A survey says that 1 out of 10 workers in UK are ready to take a pay cut to keep their job as a survival action. Well! These are hard facts and threatening figures. As employers grapple with stemming layoff, a pay cut is the only viable option. Of course, there are many factors to mull over when deciding whether or not to take a pay cut as each employee will have a unique set of circumstances to consider. And whether an employee would take the offer depends on his/her needs, both in terms of career and personal finances. But there are no black and white formulae involved just universal concerns. With its debatable nature, it has its good and bad points.
Pros and cons:
- You still have a job in your hand: Having a job any day is better than being unemployed. Your market value depreciates but not to the extent of being unemployed. Also, you can manage your finances and pay your bills, albeit with difficulty. You’re gainfully employed if you happen to like the work. So, don’t decide in haste with money as the basis of criterion. No matter what industry you’re in, this security should make you happy.
- You have earnings to fall back on: Joblessness is frustrating and avoiding this unpleasant situation the most common reaction. After all, a job gives some security, and suddenly, the once terrible job may seem desirable. Though difficult, one can manage as some income is better than no income. Start looking out and prepare your resume. Remember, these days, hanging on to a job, even with a pay cut is preferable to walking away, as employers prefer hiring someone who’s employed to an unemployed person. Perform well despite your lower pay, and you’ll build a case that supports you.
- You do a favour to the company: By taking a salary cut, you’re showing your loyalty and commitment to the company and also doing a favour to your supervisors, especially if you’re proficient. And this might pay off once the economy recovers from the jolt.
- Your financial needs get jeopardised: This is the biggest concern as wage reduction influences your ability to provide for yourself and others. You’ve to review your budget carefully before accepting a salary cut. Check out the severance package and if the new remuneration fails to meet your requirements, take a call. But it’s best to take it as a temporary situation and lookout.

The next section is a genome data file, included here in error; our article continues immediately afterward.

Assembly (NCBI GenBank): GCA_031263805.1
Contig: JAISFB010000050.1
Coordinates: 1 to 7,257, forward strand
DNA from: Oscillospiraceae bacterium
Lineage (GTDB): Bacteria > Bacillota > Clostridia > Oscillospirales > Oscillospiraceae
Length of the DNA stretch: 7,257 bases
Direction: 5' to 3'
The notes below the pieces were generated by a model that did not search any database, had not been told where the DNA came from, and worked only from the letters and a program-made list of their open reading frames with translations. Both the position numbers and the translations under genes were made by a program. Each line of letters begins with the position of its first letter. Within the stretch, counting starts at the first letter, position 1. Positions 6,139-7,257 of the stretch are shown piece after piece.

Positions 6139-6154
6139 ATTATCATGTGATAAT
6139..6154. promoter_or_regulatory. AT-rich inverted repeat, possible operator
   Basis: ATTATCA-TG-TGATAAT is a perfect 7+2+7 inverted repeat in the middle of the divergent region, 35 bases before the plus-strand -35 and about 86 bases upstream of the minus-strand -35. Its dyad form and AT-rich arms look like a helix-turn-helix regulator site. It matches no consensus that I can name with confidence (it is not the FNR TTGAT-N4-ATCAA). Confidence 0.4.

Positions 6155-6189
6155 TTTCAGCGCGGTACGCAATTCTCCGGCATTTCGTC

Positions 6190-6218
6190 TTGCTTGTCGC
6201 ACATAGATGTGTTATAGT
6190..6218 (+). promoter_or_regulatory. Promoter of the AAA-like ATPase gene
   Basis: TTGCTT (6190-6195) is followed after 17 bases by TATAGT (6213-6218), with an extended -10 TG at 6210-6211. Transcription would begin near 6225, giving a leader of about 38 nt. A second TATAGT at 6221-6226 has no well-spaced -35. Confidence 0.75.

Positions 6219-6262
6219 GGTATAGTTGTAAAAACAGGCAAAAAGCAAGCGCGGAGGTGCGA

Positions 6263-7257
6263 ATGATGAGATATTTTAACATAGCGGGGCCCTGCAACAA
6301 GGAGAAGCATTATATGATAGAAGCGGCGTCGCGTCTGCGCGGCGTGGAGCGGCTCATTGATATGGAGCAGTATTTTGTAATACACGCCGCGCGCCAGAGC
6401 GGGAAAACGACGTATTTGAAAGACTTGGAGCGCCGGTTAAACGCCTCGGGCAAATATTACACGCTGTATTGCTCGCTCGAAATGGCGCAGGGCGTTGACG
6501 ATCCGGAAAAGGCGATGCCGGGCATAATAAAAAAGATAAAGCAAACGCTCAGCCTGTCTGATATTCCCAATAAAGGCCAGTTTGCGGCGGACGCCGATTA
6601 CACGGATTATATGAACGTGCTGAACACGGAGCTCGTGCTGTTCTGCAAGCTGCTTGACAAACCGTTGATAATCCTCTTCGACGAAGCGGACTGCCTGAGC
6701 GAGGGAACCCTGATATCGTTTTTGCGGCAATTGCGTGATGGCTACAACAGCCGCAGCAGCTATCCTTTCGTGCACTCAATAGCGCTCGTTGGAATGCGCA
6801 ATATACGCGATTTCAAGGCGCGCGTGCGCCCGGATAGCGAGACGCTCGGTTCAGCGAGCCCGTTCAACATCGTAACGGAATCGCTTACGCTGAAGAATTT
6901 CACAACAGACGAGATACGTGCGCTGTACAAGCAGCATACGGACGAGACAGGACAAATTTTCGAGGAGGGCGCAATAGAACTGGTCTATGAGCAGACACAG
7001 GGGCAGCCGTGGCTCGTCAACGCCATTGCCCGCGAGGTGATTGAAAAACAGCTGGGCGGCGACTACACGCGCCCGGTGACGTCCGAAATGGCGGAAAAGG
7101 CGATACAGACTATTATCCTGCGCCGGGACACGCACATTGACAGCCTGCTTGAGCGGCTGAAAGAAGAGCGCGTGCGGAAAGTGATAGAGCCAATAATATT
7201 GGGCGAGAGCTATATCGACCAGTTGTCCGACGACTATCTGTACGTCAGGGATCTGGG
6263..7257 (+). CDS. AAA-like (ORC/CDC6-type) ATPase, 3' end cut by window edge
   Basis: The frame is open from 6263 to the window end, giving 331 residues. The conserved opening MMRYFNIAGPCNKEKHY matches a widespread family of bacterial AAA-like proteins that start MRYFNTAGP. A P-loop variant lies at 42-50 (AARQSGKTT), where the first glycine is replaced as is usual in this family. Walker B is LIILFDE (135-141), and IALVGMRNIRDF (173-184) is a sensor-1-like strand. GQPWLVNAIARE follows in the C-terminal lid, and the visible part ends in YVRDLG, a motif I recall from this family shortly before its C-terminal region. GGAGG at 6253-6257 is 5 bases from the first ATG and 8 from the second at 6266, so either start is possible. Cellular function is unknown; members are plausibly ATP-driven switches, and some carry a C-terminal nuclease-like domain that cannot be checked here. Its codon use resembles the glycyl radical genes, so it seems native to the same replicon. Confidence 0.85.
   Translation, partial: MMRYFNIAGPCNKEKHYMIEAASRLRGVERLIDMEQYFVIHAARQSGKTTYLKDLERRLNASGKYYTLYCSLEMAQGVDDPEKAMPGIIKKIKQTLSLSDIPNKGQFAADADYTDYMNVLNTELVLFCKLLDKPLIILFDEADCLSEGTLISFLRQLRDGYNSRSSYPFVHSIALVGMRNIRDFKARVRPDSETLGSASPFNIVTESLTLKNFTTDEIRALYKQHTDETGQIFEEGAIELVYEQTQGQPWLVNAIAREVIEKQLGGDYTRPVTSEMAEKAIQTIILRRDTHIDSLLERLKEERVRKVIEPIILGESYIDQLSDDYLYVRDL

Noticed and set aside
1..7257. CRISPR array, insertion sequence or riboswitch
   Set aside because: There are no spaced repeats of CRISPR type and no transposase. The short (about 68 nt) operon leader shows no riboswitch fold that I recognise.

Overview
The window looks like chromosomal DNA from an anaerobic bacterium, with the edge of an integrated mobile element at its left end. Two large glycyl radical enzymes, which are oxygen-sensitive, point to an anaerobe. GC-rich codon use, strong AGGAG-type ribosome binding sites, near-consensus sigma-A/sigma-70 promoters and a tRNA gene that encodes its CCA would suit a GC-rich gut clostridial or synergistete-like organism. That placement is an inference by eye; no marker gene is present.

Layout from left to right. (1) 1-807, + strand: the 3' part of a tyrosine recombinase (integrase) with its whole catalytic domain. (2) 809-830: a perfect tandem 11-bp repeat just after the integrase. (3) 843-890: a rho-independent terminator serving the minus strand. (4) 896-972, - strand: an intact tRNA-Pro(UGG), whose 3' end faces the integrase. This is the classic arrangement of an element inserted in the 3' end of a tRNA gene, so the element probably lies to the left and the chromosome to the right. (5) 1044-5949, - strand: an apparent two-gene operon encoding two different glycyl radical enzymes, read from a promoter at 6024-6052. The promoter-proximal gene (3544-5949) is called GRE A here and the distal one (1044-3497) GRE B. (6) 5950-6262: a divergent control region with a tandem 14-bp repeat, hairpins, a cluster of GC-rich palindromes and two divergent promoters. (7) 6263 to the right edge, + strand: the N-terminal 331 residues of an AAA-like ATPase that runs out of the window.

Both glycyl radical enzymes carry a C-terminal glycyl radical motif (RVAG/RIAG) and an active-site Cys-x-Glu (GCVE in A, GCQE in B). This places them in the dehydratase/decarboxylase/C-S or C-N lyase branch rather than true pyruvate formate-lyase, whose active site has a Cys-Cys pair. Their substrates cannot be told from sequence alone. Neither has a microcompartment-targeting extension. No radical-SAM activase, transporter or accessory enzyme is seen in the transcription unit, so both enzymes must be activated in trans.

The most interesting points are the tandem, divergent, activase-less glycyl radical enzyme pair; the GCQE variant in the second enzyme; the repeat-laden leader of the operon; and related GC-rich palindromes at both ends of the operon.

- Your professional graph takes a beating: An important consideration, as it affects your long-term career plans. A pay reduction is technically a demotion, which might jeopardize your professional worth. But with many feeling the crunch, it shouldn’t be difficult to explain this momentary setback. In fact, they might accept it as your loyal nature.
- You may not reach the next level pay grade: This is a crucial issue for salary negotiation; as your previous salary’s taken into account. And with a low salary, it would be not easy to reach the next level.
Whatever be the advantages and disadvantages, the bottom line is, it’s an alternative to layoff. If the pay cut is across the board, it should be acceptable, but if one employee is singled out its discrimination. Whatever the reasons, under the present circumstances, it may be the best possible option with nothing in hand. So, review the situation carefully. And even if you take a salary cut, act with commitment and don’t let the reduced pay affect your quality of work. With markets shuddering under the effects of the recession, both for white-collar and blue-collar jobs, pay cuts are increasingly becoming acceptable and don’t have a negative stigma. Remember, time heals at least some paycheck wounds. So, take your call, weighing the situation well.